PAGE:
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Interfaces

An interface is a template for designing classes, just as a class is a template for creating objects. An interface specifies a set of method signatures (headers) but provides no method bodies. This makes an interface an abstract specification of methods.

Every class which implements (realizes) an interface must make those abstract methods concrete: for every method signature in an interface, a realizing class will provide a method body.

“One benefit of using interfaces is that they simulate multiple inheritance. All classes in Java must have exactly one base class, the only exception being java.lang.Object (the root class of the Java type system); multiple inheritance of classes is not allowed. A Java class may implement, and an interface may extend, any number of interfaces; however an interface may not implement an interface” (Interface. Retrieved from Wikipedia on 2013-09-18).

The creation of an interface creates a new type, and object references of that type can be created, but there can be no objects of that type. Rather the object reference will refer to an object of a class which implements the interface. For example, if the TelephoneContact class implements the Contact interface, then this is possible:

// Fragment 1—Possible:
Contact contact = new TelephoneContact(…);

but this is not:

// Fragment 2—Impossible:
Contact contact = new Contact(…);

Here’s an aide-mémoire:

Creating interfaces

By definition:

  1. the methods specified in an interface are abstract: they have no method bodies
  2. the methods specified in an interface are automatically public; you should not specify the access modifier
  3. if fields are specified in an interface, they are automatically public static final and are available to every class which realizes the interface; you should not specify the modifiers
  4. an interface may not have instance fields, because an interface cannot be instantiated
  5. against an instance (object) of a class which implements an interface, you can call
    • an interface method
    • any other method of the implementing class
    For example, if in Fragment 1 (above) the Contact interface specifies a getType method, and if the TelephoneContact class has a toString method, the following are possible method calls:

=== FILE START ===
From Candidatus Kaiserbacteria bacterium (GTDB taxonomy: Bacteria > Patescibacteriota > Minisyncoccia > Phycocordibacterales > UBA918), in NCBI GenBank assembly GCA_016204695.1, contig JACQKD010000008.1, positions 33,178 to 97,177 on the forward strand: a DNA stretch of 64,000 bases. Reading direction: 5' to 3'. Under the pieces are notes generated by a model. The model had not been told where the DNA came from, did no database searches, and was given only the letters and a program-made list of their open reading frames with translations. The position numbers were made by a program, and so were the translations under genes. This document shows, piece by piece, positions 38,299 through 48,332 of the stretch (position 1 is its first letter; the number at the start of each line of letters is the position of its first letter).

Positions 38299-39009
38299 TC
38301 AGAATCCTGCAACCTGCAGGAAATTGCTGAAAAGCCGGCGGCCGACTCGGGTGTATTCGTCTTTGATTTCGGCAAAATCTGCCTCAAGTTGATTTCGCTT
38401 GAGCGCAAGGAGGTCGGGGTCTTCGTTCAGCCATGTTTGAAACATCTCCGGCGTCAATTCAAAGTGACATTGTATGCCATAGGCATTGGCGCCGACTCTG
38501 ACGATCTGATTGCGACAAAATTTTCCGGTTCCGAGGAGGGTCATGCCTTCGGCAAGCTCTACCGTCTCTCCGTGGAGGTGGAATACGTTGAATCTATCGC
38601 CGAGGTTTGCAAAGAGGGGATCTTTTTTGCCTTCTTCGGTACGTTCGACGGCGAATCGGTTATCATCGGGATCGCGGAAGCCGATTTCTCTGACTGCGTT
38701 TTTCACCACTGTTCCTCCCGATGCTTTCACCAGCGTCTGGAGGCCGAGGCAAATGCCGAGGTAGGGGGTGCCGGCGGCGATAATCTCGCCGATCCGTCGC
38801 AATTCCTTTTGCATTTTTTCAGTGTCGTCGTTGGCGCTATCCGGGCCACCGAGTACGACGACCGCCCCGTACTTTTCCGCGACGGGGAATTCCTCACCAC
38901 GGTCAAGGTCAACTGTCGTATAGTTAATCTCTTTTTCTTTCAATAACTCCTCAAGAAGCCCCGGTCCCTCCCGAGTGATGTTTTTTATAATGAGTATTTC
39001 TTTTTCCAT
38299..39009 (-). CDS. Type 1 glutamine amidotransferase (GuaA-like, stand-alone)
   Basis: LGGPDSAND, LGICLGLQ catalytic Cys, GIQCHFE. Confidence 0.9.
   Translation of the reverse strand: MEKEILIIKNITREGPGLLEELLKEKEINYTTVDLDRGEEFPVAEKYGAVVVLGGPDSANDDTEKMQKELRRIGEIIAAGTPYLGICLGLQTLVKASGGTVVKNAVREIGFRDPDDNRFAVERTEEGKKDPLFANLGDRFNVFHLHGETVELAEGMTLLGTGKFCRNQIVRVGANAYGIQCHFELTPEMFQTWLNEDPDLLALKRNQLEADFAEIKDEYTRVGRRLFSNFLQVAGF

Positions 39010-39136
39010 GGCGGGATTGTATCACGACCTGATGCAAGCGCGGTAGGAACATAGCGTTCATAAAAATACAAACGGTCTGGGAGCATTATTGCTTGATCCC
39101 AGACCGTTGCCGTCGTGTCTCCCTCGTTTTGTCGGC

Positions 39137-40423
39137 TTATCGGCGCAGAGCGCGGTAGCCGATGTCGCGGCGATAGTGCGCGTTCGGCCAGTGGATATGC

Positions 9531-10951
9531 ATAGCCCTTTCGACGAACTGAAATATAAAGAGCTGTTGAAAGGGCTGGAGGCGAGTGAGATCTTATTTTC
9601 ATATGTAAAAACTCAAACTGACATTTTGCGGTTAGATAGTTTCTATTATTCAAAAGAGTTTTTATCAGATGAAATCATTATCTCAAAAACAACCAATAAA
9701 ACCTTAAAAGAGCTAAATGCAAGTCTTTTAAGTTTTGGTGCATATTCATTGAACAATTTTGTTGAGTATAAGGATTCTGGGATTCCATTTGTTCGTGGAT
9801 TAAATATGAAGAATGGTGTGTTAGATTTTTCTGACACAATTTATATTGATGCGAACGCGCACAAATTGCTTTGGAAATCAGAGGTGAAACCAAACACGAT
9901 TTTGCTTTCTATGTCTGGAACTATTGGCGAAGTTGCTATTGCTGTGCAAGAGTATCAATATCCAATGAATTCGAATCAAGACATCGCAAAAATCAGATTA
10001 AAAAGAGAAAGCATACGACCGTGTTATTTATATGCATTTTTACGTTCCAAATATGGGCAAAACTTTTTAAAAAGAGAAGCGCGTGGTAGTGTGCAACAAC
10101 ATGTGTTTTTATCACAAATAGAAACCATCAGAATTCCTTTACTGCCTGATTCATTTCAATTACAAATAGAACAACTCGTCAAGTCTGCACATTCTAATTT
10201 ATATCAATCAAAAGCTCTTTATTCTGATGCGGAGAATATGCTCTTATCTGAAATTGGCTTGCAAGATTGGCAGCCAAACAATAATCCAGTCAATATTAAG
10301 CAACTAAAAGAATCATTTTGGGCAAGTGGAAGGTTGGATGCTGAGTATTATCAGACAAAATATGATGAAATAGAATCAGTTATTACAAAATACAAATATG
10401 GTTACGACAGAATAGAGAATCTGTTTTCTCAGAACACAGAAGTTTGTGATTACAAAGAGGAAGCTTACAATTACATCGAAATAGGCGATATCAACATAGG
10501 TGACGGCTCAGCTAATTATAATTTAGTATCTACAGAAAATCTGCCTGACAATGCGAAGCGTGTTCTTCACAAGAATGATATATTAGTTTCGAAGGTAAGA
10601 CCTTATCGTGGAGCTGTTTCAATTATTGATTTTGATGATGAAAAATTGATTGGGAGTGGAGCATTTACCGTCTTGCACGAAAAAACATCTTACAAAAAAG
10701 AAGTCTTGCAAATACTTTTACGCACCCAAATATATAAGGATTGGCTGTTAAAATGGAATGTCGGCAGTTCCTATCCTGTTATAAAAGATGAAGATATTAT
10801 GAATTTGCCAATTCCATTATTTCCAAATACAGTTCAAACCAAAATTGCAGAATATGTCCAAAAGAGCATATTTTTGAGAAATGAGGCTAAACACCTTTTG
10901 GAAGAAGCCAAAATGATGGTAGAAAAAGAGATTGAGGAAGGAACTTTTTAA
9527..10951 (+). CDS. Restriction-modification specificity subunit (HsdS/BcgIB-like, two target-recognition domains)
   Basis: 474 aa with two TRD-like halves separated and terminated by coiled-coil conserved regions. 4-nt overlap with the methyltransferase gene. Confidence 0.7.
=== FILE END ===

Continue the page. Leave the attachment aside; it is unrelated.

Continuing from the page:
• contact.getType();
    • contact.toString();

Using interfaces

To use an interface:

  1. import the interface
  2. specify that your class implements the interface
  3. code all of the prescribed methods
  4. if the interface implements a listener: add the listener to the relevant components

Polymorphism

“In object-oriented programming, polymorphism refers to a programming language’s ability to process objects differently depending on their data type or class” (What is polymorphism? Retrieved from Webopedia on 2013-09-18).

Consider the following:

// Fragment 3—case 1:
Contact contact = new TelephoneContact(…);
System.out.println(contact.toDisplayString());

// Fragment 3—case 2:
contact = new EmailContact(…);
System.out.println(contact.toDisplayString());

In case 1, the Java virtual machine will invoke the toDisplayString method of the TelephoneContact class. In case 2, the virtual machine will invoke the toDisplayString method of the EmailContact class. It’s “the actual type of the object [that] determines the method to be called” (Horstmann, C. [2002]. Big Java. New York: John Wiley & Sons. p. 373). This determination is called late binding, and it must be made by the virtual machine because the actual type of the object may not be known until the program runs.

For example, in Fragment 4 below, the compiler cannot know at compile time the type of the object that will be passed to the validateContact method; it can know only that the formal parameter’s object reference is of type Contact.

// Fragment 4:
public void validateContact(Contact contact)
{
   // First display the contact.
   contact.toDisplay();

   …

} // end of method validateContact(Contact contact)

Early binding occurs when the Java compiler determines which method will be invoked. For example: the String class has several substring methods, each distinguished by the number of its parameters and their types. We say that the substring method is overloaded: there are several versions with the same name (but different numbers and types of parameters). At compile time, the correct determination is unambiguous, so it can be made by the compiler.

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[This page last updated 2020-12-23 at 12h13 Toronto local time.]